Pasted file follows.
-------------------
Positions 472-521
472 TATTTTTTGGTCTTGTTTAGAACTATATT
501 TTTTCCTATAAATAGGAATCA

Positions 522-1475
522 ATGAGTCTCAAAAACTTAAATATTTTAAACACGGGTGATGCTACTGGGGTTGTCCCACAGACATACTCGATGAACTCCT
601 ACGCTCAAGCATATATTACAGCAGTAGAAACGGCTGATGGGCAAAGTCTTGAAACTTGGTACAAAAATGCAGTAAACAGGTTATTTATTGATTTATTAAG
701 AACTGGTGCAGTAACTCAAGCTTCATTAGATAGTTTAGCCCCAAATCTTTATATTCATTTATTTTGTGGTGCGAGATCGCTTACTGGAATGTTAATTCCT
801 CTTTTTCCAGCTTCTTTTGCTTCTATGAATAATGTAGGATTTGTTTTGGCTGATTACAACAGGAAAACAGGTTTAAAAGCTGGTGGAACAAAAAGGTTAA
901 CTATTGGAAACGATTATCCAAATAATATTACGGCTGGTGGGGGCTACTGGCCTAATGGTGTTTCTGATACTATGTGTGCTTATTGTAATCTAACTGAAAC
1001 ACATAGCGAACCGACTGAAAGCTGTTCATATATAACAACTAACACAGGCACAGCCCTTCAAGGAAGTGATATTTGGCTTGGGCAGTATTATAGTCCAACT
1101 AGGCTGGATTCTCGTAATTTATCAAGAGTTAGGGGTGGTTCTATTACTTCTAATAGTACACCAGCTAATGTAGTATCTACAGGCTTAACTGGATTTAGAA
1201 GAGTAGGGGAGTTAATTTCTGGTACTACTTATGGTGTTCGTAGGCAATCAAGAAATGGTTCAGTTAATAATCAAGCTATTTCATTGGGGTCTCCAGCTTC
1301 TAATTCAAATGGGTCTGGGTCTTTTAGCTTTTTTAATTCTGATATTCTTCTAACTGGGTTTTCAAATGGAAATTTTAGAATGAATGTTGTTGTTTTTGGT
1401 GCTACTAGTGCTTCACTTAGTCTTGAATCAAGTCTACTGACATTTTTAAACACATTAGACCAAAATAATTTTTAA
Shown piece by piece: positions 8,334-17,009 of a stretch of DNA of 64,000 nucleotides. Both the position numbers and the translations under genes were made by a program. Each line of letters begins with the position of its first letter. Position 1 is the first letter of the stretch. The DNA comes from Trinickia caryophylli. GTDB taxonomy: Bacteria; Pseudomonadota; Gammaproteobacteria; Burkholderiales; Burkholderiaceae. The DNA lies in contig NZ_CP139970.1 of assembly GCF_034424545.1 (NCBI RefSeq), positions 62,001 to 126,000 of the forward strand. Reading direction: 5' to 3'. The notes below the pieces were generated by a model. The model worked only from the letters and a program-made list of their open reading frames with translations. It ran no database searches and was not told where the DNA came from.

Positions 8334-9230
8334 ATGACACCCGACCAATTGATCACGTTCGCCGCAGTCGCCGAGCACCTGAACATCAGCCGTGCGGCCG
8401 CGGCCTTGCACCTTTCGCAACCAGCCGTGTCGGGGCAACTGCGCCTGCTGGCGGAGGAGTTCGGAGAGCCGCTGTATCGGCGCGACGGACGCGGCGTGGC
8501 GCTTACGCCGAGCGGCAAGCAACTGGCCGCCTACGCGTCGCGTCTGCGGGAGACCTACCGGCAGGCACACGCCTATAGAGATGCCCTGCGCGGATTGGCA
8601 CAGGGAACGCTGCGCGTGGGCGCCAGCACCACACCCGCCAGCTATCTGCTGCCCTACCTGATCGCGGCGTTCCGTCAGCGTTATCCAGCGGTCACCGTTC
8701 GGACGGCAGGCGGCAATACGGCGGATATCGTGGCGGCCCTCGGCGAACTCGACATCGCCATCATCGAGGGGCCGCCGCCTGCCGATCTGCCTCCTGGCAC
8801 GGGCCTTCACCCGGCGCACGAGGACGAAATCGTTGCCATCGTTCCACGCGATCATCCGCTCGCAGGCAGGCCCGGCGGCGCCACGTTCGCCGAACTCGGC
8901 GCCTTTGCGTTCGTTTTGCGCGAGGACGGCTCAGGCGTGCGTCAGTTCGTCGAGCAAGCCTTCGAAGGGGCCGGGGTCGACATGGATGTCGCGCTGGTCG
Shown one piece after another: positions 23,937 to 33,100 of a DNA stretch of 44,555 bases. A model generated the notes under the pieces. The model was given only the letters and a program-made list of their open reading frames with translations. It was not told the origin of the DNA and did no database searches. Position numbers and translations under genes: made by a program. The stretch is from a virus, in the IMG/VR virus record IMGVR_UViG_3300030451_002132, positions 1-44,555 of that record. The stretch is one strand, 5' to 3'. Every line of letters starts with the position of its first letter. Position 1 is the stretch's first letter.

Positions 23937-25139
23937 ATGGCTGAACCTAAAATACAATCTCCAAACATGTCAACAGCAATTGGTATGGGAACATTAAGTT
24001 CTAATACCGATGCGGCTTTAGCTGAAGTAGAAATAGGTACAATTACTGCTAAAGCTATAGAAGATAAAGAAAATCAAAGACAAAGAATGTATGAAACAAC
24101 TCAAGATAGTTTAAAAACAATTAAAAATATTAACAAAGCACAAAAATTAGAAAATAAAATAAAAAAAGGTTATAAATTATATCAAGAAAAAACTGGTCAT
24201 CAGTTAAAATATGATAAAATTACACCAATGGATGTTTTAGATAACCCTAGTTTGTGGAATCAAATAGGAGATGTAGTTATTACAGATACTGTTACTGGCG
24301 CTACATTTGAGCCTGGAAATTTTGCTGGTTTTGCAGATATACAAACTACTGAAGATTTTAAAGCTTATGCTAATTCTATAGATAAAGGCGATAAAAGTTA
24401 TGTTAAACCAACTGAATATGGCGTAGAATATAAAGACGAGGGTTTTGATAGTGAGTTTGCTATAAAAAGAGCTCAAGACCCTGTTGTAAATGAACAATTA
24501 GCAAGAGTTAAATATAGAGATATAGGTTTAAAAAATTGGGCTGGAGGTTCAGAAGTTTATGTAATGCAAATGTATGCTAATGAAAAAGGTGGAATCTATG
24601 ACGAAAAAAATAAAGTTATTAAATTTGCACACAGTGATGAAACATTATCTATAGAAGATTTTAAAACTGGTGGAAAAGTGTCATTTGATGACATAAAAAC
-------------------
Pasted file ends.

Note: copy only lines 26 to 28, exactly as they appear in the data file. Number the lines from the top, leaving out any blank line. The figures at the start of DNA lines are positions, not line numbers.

23937 ATGGCTGAACCTAAAATACAATCTCCAAACATGTCAACAGCAATTGGTATGGGAACATTAAGTT
24001 CTAATACCGATGCGGCTTTAGCTGAAGTAGAAATAGGTACAATTACTGCTAAAGCTATAGAAGATAAAGAAAATCAAAGACAAAGAATGTATGAAACAAC
24101 TCAAGATAGTTTAAAAACAATTAAAAATATTAACAAAGCACAAAAATTAGAAAATAAAATAAAAAAAGGTTATAAATTATATCAAGAAAAAACTGGTCAT